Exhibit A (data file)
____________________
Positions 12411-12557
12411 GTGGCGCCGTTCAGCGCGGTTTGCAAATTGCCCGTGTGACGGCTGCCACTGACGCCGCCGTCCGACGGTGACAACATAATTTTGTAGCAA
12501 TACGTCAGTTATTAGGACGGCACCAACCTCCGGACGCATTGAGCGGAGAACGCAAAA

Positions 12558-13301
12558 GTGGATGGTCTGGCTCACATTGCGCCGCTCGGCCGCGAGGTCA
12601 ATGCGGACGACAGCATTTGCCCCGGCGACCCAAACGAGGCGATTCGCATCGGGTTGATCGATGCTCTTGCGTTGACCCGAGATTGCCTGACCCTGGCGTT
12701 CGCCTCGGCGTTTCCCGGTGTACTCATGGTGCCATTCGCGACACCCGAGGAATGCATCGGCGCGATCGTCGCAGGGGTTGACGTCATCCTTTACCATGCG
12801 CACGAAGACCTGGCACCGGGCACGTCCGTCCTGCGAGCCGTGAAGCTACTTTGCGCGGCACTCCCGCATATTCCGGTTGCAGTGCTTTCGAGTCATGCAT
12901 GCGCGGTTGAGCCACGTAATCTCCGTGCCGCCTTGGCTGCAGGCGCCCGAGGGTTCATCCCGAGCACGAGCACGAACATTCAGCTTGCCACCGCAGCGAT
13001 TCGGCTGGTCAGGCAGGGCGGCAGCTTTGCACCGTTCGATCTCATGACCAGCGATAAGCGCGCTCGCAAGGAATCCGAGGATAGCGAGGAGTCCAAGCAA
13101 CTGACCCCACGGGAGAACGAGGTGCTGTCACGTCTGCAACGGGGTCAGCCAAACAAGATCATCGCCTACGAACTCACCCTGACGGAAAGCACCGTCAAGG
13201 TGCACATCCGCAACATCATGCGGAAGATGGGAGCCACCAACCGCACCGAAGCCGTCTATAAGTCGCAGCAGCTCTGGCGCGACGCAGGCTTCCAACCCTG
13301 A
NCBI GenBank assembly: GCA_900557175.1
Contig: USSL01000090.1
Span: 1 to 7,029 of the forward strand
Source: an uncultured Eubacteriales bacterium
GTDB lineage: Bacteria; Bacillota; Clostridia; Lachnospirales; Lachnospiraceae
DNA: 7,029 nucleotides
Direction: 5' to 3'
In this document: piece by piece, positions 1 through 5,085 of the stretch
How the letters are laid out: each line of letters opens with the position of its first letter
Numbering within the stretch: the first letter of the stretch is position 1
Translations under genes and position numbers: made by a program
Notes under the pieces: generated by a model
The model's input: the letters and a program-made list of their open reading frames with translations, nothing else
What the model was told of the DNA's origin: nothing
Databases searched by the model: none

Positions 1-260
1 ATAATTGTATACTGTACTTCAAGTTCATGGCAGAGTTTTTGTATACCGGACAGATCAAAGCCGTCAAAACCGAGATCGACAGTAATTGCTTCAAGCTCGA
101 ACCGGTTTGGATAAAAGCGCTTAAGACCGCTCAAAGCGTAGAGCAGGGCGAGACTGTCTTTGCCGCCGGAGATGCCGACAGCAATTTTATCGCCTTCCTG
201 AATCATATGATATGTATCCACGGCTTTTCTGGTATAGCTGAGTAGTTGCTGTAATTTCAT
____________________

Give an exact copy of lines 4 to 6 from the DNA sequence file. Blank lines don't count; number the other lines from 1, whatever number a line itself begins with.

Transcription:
Positions 12558-13301
12558 GTGGATGGTCTGGCTCACATTGCGCCGCTCGGCCGCGAGGTCA
12601 ATGCGGACGACAGCATTTGCCCCGGCGACCCAAACGAGGCGATTCGCATCGGGTTGATCGATGCTCTTGCGTTGACCCGAGATTGCCTGACCCTGGCGTT